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Shared parental pay – where are we, and where are we heading?


In April the TUC announced that a mere 1% of new parents eligible to take shared parental leave are using it. A major reason cited for fathers not taking shared parental leave is affordability; on average, fathers tend to earn more than mothers, and so, for many couples, it would be financially punitive for the father to take shared parental leave. This is because the statutory pay for taking shared parental leave is subject to a weekly cap of £148.68 and, further because most employers that offer enhanced maternity pay do not similarly enhance shared parental pay which, again, acts as a financial disincentive for fathers to take shared parental leave.

Some employers are now taking steps to try and address the financial disincentive for fathers by voluntarily offering enhanced shared parental pay. For example, accountancy firm Deloitte offer 16 weeks’ full pay, followed by 10 weeks’ half pay (equivalent to their enhanced maternity and adoption pay offering), whilst Virgin offers (subject to length of service) a remarkable 52 weeks of full pay for parents of either sex including adopters. The key factor for employers in determining whether to offer enhanced shared parental pay is the cost and impact on the business, so employers may wish to assess the likely take-up by employees and the cost of this.

There have been calls (and attempts) to compel employers to equalise rates of maternity and shared parental pay. In the recent cases of Ali v Capita Management Ltd; and Hextall v Chief Constable of Leicestershire Police, the Court of Appeal was asked to determine whether the practice of paying enhanced maternity pay to women, but not offering enhanced shared parental pay, amounts to sex discrimination against men.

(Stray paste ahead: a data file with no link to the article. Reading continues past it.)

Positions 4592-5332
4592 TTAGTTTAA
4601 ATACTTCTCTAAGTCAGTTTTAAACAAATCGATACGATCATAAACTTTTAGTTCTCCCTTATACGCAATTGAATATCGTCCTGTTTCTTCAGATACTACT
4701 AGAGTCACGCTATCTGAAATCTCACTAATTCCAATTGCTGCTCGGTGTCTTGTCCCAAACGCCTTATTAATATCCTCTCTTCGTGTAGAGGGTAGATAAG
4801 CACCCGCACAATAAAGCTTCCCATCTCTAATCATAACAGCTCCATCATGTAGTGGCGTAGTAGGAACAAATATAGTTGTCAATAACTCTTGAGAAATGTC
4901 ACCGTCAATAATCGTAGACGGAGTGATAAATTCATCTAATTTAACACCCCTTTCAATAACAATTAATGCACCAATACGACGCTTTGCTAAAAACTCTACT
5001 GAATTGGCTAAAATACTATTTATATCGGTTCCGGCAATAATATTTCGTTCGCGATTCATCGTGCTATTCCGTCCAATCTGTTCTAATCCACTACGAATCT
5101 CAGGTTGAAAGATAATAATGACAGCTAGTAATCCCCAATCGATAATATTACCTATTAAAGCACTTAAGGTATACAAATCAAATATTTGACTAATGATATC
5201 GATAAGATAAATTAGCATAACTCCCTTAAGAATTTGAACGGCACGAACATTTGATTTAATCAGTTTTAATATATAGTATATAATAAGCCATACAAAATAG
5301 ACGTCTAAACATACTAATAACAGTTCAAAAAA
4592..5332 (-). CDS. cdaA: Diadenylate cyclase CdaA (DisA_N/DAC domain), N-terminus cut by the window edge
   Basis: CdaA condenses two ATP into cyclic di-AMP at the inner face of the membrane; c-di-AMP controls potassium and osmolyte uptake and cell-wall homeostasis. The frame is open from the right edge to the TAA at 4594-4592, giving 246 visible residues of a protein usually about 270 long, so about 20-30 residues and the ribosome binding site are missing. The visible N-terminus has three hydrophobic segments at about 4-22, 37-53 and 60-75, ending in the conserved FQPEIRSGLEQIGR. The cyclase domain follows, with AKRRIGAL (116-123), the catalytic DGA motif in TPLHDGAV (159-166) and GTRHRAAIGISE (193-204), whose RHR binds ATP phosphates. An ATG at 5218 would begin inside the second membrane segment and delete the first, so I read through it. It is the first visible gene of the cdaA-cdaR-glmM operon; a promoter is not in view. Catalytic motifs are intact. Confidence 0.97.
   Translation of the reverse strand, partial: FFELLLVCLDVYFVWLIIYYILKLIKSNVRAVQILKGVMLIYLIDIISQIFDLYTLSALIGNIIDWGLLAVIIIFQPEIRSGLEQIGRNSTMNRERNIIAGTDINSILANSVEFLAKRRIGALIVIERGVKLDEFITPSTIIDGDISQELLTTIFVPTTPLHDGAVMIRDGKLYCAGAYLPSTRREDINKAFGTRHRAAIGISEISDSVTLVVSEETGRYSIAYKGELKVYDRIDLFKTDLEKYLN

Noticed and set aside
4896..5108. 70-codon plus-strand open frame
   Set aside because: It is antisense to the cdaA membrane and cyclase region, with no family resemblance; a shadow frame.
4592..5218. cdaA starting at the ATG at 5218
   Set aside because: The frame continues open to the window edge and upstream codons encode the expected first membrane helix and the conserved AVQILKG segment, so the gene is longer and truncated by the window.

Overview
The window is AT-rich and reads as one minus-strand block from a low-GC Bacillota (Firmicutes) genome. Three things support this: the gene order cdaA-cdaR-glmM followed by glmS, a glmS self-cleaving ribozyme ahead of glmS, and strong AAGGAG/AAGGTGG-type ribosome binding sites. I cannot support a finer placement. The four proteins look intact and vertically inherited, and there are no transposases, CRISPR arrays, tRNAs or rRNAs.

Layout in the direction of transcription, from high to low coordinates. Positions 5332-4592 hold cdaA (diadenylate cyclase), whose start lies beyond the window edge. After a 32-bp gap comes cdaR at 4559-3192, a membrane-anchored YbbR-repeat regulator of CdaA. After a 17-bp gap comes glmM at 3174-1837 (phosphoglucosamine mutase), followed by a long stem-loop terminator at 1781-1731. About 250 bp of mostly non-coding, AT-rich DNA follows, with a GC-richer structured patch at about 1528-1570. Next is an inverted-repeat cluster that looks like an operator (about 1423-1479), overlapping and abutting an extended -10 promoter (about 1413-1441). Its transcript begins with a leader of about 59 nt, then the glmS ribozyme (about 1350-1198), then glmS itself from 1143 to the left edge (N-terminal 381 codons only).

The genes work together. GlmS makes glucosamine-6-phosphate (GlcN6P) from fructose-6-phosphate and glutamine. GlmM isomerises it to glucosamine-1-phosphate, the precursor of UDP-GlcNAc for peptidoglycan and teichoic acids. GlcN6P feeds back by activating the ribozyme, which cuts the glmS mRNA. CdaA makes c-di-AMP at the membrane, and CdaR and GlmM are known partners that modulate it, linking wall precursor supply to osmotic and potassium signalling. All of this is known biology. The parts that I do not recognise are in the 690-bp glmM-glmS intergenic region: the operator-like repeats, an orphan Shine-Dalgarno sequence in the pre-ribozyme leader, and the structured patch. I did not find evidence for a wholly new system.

In Ali, the court determined that the purpose of maternity leave is fundamentally different to that of shared parental leave, in that the former is afforded to new mothers in order to help them recover from the psychological and physical effects of pregnancy and childbirth, whereas the purpose of the latter is exclusively childcare. Accordingly, the court reasoned, offering enhanced maternity but not shared parental pay cannot be directly discriminatory against men.

In Hextall, the employee argued that this practice was a breach of provisions in the Equality Act which require that men and women are afforded equally favourable contractual terms. The court rejected this argument, citing the exception in the Equality Act which allows for special treatment of women in connection with pregnancy and childbirth. The court also rejected an argument that the practice in question was indirectly discriminatory, again on the basis that a woman on maternity leave could not be validly compared with a man on shared parental leave (for reasons similar to those discussed above).

Whilst these decisions are being appealed to the Supreme Court, most commentators do not see much prospect of them being overturned. Of course, it remains open to the government to change the law and compel employers to equalise these rates of pay but it is very unlikely that the government will do so as this would disadvantage employers who choose to voluntarily offer more than the statutory pay for family friendly leave. Any change, therefore, may arise from the government introducing other measures designed to increase parity between the sexes in respect of childcare in the future.

In terms of what steps might be taken, Sweden is an oft cited example of a country with a progressive parental leave regime. Eligible parents can share a total of 480 days’ parental leave (compared to 350 in the UK), 390 of which are paid at 80% of salary (up to a maximum salary cap of approximately £40,000), compared with a flat rate of £148.68 per week in the UK. In addition, 90 of the 480 days are specifically reserved for each parent; whereas in the UK a couple can choose not to take shared parental leave at all (meaning the mother simply remains on maternity leave).

Unsurprisingly, with the government increasingly preoccupied by Brexit, the current legislative agenda is sparse, and so the prospect of similar steps being taken to address this issue in the UK in the near future are perhaps remote. However, given the current degree of attention on pay equality, the government may come under increasing pressure to act.

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